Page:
‘Last Night in Soho’ Movie Review: Two-Thirds of a Thrilling Night Out
Last Night in Soho is writer/director Edgar Wright‘s first movie since making 2017’s Baby Driver. He’s previously worked on fan favorites such as Shaun of the Dead and Scott Pilgrim vs. the World. There has been a lot of hype around Wright’s latest horror-thriller Last Night in Soho after a coronavirus (COVID-19) pandemic-related delay. It starts off strong but doesn’t manage to stick the landing.
‘Last Night in Soho’ melds the present with the 1960s
Last Night in Soho follows Eloise (Thomasin McKenzie). She lives in a small town with her grandmother, but she has big dreams of becoming a fashion designer in London. Eloise gets the chance of a lifetime when she’s admitted into a fashion design program, but her grandmother worries about her moving to a big city all alone. Eloise is a shy girl who has difficulty fitting in with her fellow fashion students.
The aspiring fashion designer mysteriously discovers that she’s able to enter the 1960s. Eloise happens upon Sandie (Anya Taylor-Joy), who’s a glamorous wannabe singer with a developing romance with Jack (Matt Smith). However, she soon uncovers that these visions aren’t as gorgeous as she once thought them to be. The past and the present begin to merge in sinister ways.
‘Last Night in Soho’ introduces an interesting duality
Last Night in Soho emphasizes the theme of duality, and not only with the time periods. Eloise and Sandie are introduced as total opposites. The singer has all of the confidence that Eloise lacks, which comes across in how they carry themselves. However, Eloise’s fashion and her behavior become increasingly influenced by Sandie and the 1960s. The further into the runtime you get, the more these two stories begin to mend together.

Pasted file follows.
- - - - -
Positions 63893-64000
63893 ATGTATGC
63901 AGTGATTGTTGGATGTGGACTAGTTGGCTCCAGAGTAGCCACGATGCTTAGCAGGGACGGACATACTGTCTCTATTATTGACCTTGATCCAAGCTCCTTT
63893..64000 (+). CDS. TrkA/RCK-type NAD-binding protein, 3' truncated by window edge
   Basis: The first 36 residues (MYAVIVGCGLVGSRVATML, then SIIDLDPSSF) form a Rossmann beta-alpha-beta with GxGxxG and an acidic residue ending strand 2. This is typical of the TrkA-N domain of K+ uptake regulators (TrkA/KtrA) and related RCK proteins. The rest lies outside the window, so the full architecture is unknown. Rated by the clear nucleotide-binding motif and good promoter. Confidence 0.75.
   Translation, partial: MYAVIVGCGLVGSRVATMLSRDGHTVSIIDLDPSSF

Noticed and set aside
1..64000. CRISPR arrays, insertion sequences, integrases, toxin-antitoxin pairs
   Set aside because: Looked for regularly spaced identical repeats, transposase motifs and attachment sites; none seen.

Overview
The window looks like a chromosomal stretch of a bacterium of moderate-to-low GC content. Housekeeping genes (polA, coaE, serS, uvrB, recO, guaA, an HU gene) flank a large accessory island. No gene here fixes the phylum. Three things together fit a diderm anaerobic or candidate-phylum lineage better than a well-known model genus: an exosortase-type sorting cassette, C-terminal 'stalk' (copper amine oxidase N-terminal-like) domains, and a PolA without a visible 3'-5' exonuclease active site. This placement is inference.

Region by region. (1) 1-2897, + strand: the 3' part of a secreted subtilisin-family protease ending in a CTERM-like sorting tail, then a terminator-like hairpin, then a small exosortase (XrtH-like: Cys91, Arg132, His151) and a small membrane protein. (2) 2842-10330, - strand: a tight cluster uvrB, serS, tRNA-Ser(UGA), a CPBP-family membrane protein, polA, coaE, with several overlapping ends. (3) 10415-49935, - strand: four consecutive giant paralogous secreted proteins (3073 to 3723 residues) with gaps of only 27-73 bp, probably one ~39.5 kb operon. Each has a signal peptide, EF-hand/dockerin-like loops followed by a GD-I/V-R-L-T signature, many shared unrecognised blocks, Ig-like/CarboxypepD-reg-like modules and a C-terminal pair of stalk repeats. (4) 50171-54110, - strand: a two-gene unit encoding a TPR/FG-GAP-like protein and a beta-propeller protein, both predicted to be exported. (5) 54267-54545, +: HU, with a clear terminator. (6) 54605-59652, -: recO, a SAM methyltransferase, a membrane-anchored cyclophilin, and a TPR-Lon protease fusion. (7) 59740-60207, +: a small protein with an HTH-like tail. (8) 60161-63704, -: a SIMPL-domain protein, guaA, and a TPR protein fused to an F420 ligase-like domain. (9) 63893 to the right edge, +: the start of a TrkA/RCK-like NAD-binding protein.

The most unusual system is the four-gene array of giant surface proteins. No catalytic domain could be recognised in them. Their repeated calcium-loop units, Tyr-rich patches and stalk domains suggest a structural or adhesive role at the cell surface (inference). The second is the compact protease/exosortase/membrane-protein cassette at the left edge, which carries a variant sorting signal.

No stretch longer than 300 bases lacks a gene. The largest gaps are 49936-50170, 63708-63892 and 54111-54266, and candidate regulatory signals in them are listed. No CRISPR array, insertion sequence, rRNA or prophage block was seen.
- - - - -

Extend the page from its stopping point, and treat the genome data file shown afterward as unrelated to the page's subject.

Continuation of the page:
Last Night in Soho begins as a drama that steadily builds into a horror thriller. The London setting is a character of its own. The modern-day reality intimidates Eloise. A creepy taxi driver immediately sets the stage for discomfort. But, 1960s London enthralls her. London is not a singular thing, but a blend of both the good and the bad.
However, Wright and Krysty Wilson-Cairns’ screenplay ultimately judges its characters by black-and-white criteria. Last Night in Soho eliminates all gray areas, which makes the characters much less interesting. The movie develops a couple of captivating characters, but then removes much of what was intriguing about them.
Two-thirds of a solid thriller
Last Night in Soho downright falls apart in its third act. Wright transforms the movie into a cat-and-mouse game that gets very repetitive. Nearly the same scene plays out multiple times but in different locations. The conclusion is a bit too predictable and instantly pokes holes in its own pre-established logic.
The horror is firmly established in the male gaze. This is a danger that hasn’t changed from the 1960s to the modern day, making it relevant in both stories. Last Night in Soho clearly intends to leave a lasting message about gender and sexuality. However, it contradicts itself with problematic character arcs and elements of its climax.
Nevertheless, cinematographer Chung-hoon Chung turns in impeccable work here. Last Night in Soho capitalizes on its neon color palette with extreme success. Production designer Marcus Rowland successfully captivates with the 1960s environments. Meanwhile, Wright incorporates a lot of fascinating mirror tricks to emphasize the movie’s duality.
The first two-thirds are thoroughly captivating. The screenplay does a wonderful job establishing its mysteries and building two main characters that are equally entrancing. McKenzie and Taylor-Joy are absolute knock-outs. They perfectly capture the movie’s nuances and elevate its strengths. However, the screenplay drops the ball in the third act and never manages to recover. Last Night in Soho is a stirring, yet deeply flawed production. Your overall takeaway will depend on how willing you are to forgive its third act.